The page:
Top L.A. County fire officials questioned about test cheating scandal

Los Angeles County supervisors question fire officials about cheating allegations behind closed doors

Following a scathing audit report that alleged widespread instances of cheating on Fire Department tests used for hiring and internal promotions, Los Angeles County supervisors questioned top fire officials in a closed-door meeting Tuesday.

At the request of Supervisor Michael D. Antonovich, the board added an emergency item to its closed session agenda, allowing the board to talk to Fire Department executives about taking disciplinary action against the employees mentioned in the report.

Auditors found that at least 17 department personnel -- including a battalion chief and 10 captains -- had shared hiring test materials with others. In one instance, the auditors found that a fire captain's son who was applying for a job had obtained copies of exam questions and answers and emailed back and forth with his father asking for clarification on the material.

It was not clear from the report whether any department employees had been disciplined. The personnel who shared the tests were not named in the public audit.

Fire Chief Daryl Osby was out of town when the audit report was released over the weekend and was not at the meeting Tuesday. Supervisors said he would be called to publicly answer questions about the audit findings at next week's meeting, along with officials from the auditor-controller's office and human resources department.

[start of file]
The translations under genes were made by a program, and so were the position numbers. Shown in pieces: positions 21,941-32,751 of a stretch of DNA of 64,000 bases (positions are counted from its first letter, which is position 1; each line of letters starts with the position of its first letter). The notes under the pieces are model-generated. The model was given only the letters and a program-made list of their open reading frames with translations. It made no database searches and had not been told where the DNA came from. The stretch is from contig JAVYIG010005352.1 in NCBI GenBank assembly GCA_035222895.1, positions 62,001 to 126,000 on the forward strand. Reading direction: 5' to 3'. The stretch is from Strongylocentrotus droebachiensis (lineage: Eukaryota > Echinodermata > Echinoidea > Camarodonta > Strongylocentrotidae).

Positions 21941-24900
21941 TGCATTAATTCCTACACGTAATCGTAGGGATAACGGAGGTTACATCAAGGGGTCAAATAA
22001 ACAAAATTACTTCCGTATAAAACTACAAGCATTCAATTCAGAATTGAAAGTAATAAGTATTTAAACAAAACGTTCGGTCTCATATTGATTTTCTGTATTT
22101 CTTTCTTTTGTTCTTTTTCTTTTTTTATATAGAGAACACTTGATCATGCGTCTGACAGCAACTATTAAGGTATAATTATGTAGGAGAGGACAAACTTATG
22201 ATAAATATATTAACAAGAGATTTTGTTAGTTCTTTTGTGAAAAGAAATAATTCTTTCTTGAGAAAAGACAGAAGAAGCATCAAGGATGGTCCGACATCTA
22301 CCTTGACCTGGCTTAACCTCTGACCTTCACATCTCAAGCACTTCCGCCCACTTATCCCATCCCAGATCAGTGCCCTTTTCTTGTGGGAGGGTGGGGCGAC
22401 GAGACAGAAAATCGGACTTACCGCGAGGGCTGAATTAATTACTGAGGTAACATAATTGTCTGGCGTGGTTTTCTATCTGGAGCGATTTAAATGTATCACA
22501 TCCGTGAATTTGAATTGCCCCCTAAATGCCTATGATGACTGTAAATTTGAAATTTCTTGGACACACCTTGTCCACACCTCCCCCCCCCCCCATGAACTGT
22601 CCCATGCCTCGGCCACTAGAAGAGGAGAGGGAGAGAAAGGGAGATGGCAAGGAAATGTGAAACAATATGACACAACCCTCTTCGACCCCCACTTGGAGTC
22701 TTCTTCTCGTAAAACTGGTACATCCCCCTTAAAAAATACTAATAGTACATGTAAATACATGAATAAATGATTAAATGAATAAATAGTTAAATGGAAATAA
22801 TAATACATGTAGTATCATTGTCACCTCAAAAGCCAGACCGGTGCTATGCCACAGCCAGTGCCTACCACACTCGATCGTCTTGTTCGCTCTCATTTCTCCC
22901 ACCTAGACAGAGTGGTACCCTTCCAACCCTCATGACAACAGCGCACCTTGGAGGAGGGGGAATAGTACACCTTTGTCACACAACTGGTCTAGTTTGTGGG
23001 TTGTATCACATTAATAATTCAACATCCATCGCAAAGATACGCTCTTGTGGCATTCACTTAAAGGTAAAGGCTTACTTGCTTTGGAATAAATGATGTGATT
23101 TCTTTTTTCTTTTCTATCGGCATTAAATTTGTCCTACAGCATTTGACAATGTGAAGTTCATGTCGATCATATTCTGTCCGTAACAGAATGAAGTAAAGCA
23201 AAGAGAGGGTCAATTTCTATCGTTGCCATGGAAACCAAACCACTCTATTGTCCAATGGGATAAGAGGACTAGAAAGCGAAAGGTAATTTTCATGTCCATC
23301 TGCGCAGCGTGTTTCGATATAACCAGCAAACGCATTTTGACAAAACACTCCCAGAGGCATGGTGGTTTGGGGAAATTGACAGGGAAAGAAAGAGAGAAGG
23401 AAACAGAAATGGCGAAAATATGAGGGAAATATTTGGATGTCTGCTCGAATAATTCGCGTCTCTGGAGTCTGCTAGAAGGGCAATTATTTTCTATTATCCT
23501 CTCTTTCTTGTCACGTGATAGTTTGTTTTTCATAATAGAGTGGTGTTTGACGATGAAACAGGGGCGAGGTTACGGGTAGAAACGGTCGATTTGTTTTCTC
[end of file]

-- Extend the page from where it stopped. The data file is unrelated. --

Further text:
In an email to The Times on Monday, Osby said the department "will be addressing each and every substantiated allegation" outlined in the report. He said he would be "resolute in taking the appropriate administrative action against" employees who violated department policies.

Also next week, the board will consider a proposal by Supervisor Mark Ridley-Thomas to create countywide hiring guidelines and procedures, including "an effective digital, customizable, secure, transparent and cost-effective testing and assessment system, that all Los Angeles County departments must use."

The audit was launched in response to a Los Angeles Times investigation last year that found that an unusually high number of family members of firefighters were recruited by the department and that insiders had access to the interview questions and answers for job candidates.

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